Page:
Taniel and his companion Ka-poel, the savage girl gifted with extraordinary magical abilities, lie in a coma after playing their vital part in the vanquishing of Kresimir, and when they finally come out of it, Taniel is much the worse for wear, suffering from the equivalent of PTSD and trying to drown the recurring memories of the encounter with Kresimir through the smoking of mala, this world’s opium-like substance.  Only the news of his father’s failed stratagem and the possibility of his death – a notion that many seem to take for certain – manage to snap him out of drug addiction and despondency,  and bring him to the front line where he will find himself fighting not only the Kez, but the blind hostility of his superiors and the possibility of a traitor in their midst.

Inspector Adamat, for his part, is desperately trying to free his family, that was taken hostage by the craftily cruel Lord Vetas, and he spares himself no danger or injury to reach that goal, gathering some surprising allies along the way and showing us more of Adran society and the way it works as he desperately seeks to break Vetas’ web of evil, whose ramifications seem to go wider and deeper than the mere search for personal power.   This time around I managed to connect better with Adamat’s character, who I previously found interesting but for some reason not very likable: his focus on the frantic search for his loved ones finally shows the man under the policeman’s coat, so to speak, and the lengths he’s ready to go to save them help bring him into sharper focus.   This is a man who gave himself fully to his work, and only through grief and loss has discovered what really matters in life, and that he’s ready to pay any price to keep it – even coming to terms with his until-now unbreakable integrity.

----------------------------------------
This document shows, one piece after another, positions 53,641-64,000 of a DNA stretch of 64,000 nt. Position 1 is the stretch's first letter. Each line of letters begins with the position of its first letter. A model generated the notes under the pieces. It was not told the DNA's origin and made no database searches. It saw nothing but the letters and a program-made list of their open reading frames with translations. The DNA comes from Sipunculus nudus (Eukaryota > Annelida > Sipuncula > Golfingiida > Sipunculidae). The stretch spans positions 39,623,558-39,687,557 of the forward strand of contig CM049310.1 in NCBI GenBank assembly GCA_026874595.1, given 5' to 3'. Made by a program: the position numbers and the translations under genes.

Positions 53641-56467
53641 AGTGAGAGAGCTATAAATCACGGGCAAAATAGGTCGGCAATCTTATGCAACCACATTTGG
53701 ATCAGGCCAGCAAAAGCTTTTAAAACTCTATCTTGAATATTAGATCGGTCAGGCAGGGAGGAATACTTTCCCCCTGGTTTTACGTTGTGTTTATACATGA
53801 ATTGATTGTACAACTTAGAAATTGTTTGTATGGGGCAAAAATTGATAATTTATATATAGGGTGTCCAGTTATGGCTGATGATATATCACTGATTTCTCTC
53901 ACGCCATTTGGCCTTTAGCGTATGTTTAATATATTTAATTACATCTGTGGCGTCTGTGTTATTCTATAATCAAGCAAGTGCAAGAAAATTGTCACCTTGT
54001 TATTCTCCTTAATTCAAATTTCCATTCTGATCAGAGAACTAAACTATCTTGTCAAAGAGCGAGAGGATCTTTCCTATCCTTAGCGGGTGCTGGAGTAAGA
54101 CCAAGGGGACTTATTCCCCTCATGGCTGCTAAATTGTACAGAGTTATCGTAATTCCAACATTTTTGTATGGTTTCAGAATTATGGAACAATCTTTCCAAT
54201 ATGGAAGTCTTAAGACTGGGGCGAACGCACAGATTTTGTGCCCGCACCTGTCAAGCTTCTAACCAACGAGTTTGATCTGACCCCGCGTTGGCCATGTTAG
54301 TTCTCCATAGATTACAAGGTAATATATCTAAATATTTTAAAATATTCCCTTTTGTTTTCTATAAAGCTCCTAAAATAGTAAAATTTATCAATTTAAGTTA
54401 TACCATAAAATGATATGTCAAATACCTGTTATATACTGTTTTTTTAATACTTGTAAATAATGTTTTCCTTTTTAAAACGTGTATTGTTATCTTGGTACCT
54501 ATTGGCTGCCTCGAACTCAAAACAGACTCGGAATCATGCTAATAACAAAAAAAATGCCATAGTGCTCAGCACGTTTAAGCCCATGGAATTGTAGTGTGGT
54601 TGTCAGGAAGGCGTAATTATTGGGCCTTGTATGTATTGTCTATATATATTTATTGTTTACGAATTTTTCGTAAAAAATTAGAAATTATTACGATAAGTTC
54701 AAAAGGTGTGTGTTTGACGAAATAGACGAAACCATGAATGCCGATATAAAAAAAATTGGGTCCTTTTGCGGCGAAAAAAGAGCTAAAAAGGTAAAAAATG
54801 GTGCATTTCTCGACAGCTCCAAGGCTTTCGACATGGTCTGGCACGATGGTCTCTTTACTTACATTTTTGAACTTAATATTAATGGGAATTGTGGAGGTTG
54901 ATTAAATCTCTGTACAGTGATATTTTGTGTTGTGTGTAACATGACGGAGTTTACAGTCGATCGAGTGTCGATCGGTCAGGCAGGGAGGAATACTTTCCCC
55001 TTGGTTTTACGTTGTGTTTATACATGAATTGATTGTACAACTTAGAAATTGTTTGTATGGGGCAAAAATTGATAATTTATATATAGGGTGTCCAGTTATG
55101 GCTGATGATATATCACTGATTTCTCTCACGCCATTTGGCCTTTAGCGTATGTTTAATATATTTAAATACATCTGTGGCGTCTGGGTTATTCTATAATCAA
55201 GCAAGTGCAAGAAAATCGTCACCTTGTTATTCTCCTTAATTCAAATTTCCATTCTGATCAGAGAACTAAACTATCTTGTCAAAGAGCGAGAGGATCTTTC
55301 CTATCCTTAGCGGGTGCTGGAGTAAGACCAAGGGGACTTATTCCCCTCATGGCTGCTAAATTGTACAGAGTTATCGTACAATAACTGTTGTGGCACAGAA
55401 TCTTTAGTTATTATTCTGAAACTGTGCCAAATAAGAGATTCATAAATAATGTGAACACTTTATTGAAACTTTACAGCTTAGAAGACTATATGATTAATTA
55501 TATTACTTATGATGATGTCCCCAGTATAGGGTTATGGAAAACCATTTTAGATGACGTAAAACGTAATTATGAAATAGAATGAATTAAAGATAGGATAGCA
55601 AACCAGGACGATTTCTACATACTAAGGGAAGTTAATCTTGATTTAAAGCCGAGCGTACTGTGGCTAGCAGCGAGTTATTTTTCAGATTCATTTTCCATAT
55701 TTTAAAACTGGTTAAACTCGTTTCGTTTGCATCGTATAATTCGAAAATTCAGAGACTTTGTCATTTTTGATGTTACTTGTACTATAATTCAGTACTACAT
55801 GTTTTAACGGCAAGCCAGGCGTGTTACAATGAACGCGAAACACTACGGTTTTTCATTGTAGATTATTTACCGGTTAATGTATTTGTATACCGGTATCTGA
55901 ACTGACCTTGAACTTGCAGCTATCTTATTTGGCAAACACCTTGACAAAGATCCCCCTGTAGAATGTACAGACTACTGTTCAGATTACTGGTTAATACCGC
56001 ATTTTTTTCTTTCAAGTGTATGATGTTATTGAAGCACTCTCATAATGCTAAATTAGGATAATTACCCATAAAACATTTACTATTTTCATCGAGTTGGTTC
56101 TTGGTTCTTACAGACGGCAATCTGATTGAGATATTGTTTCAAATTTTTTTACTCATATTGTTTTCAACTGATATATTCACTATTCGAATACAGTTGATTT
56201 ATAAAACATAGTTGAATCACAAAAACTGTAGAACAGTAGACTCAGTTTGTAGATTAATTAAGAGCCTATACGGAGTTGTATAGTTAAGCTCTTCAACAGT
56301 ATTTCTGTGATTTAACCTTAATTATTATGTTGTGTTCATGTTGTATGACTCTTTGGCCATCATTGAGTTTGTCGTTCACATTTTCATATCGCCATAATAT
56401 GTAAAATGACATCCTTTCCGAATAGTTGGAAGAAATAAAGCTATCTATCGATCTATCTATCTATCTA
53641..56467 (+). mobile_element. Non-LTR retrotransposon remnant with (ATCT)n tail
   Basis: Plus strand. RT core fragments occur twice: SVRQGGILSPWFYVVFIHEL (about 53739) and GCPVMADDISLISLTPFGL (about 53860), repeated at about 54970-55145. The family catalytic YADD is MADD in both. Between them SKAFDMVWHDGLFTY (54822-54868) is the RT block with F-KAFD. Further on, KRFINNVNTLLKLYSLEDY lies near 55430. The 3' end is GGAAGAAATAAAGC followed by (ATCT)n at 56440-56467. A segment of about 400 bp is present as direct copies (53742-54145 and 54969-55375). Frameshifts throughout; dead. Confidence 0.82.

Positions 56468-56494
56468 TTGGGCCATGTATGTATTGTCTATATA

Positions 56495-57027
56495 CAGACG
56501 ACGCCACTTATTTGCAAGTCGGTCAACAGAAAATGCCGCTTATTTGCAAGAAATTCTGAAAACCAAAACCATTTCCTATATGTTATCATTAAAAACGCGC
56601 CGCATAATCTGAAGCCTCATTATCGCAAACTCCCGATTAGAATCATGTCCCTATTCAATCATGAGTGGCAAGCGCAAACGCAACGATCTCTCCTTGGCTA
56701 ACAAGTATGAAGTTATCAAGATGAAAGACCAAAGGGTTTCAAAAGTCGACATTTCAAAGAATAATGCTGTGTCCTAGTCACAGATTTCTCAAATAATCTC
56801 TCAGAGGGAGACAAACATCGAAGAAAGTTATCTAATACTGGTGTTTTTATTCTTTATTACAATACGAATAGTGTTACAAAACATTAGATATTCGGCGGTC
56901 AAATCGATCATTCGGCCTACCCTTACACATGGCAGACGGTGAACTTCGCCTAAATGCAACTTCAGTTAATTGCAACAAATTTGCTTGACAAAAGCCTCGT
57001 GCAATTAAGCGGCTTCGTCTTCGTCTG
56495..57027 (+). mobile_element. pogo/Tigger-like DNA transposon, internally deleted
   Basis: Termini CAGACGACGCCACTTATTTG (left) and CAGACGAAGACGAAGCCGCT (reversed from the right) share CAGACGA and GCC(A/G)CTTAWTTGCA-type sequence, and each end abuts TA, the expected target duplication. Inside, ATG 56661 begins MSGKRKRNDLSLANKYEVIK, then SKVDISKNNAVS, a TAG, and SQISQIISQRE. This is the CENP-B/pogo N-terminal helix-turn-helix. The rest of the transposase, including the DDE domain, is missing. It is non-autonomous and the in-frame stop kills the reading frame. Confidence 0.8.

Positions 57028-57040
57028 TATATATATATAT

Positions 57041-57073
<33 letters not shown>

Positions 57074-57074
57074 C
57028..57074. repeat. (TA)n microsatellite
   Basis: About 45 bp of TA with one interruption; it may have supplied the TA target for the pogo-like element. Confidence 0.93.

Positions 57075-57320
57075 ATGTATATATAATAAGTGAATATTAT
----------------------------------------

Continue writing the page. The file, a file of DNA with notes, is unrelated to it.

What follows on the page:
As fascinating as Adamat’s journey is, still the narrative threads concerning Tamas and Taniel remained the most appealing ones for me, although I must acknowledge that this time around I found pacing and plot more evenly balanced and felt no hurry to read through a less-engaging POV to reach the ones I cared most about, since the flow of the story was such that I did not want to rush over anything for fear of missing some important clue.  In this respect, and not this alone, The Crimson Campaign shows a definite improvement over its predecessor and a qualitative boost in all its elements.